How does a nuclear reactor work

A nuclear reactor is defined as an installation capable of initiating, maintaining and controlling the fission chain reactions that take place in the reactor core, composed of the fuel, the coolant, the control elements, the structural materials and the moderator in the case of thermal nuclear reactors.

There are two ways to design a nuclear reactor: thermal or fast.

Difference between a thermal and fast reactor
As we have said, there are two ways of designing a nuclear reactor, either by slowing down (moderating) the fast neutrons or by increasing the proportion of fissile atoms. For the task of retarding the neutrons, a moderator (light water, heavy water, graphite) is used and the resulting slow neutrons are called thermal, so that the reactors based on this technique are known as Thermal Reactors, unlike those that they use fast (fast) neutrons, called Fast Reactors.

What does Critical Mass mean?
When building a reactor, it is necessary to have a critical mass of fuel, that is, enough fissile material, in an optimal arrangement of the fuel and the rest of the core materials, to maintain the chain reaction. The arrangement of the neutron absorbers and the control rods makes it possible to maintain criticality in operation and subcriticality in stop-and-go.

Components of the reactor core
The core is the part of the reactor where the nuclear chain reaction occurs and is maintained. Its objective is to heat the water in the primary circuit. It is designed to operate in a safe and controlled manner, so that the amount of energy extracted from the fuel is maximized.

Each component of the reactor core plays an important role in generating heat:


The fuel of a nuclear reactor is fisional material in quantities such that the critical mass is reached, and placed in such a way that it is possible to quickly extract the heat that is produced inside it due to the nuclear chain reaction.

The fuels used in nuclear power plants are in solid form, although they vary from slightly enriched ceramic uranium dioxide, uranium in magnesium alloy tubes to enriched or natural uranium dioxide in zirconium alloy tubes, it all depends on the type of reactor. .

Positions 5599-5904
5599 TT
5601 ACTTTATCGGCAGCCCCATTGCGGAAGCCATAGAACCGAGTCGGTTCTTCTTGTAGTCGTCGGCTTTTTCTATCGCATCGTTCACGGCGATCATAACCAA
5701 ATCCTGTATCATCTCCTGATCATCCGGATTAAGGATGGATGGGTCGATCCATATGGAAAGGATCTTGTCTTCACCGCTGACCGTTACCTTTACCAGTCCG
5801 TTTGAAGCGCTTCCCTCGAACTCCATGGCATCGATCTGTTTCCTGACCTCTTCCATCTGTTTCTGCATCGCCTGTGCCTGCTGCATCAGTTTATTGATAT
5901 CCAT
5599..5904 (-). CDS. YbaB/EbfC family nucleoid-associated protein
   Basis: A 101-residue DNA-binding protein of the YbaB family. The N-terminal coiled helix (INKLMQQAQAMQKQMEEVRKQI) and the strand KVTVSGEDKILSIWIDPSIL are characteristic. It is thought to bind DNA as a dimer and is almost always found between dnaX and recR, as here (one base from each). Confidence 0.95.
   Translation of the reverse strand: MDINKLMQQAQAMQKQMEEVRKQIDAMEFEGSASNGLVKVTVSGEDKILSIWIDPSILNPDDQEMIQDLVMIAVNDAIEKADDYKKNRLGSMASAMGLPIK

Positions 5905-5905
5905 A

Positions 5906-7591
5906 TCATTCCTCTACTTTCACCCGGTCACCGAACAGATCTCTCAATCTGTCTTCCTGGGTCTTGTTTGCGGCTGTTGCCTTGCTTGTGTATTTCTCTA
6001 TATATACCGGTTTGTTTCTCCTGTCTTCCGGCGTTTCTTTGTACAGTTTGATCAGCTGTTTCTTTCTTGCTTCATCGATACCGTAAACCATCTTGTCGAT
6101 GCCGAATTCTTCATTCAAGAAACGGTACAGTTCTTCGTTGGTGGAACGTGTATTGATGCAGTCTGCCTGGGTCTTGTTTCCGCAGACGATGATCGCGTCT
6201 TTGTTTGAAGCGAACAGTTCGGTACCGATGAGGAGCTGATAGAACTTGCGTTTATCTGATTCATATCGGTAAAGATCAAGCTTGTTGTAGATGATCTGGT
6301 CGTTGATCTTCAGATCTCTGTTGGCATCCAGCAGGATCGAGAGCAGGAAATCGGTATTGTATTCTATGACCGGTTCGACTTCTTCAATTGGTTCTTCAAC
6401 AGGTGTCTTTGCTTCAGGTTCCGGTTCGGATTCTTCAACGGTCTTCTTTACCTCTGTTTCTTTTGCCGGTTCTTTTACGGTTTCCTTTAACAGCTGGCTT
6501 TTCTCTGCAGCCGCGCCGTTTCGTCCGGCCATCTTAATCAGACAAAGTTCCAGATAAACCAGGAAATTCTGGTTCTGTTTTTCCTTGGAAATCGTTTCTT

Control rods

The control rod bundles provide a rapid means of controlling the nuclear reaction, allowing rapid power changes of the reactor and its eventual shutdown in case of emergency. They are made of neutron absorbing materials (boron carbide or silver, indium and cadmium alloys, among others) and usually have the same dimensions as fuel elements. The reactivity of the core increases or decreases by raising or lowering the control rods, that is, by modifying the presence of neutron absorbing material contained in them in the core.

For a reactor to work for a period of time, it must have an excess of reactivity, which is maximum with fresh fuel and decreases with its life until it is canceled, at which time the fuel is recharged.

In normal operation, a nuclear reactor has the control rods totally or partially extracted from the core, but the design of nuclear power plants is such that in the event of a failure in its safety or reactor control system, it always acts in the sense of safety. of reactor, fully introducing all the control rods in the core and bringing the reactor to a safe shutdown in a few seconds.

In general, a fuel element is constituted by a quadrangular arrangement of the fuel rods, although the hexagonal arrangement of the Russian pressurized water reactor should be mentioned.

Attaching the guide tubes to the fuel support grids ensures that the centers of the fuel rods and the guide tubes are the same distance. All fuel elements have the same mechanical design. Some contain bundles of control rods and others contain consumable poisons or neutron sources.

To ensure the quality of the fuel elements, numerous inspections and tests are carried out on both raw materials and the final product.


The neutrons produced in fission have high energy in the form of velocity. It is convenient to slow down their speed so that the probability of other atoms fission increases and the chain reaction is not stopped. This is achieved by elastic collisions of the neutrons with the nuclei of the moderator.

Among the most used moderators are light water, heavy water and graphite.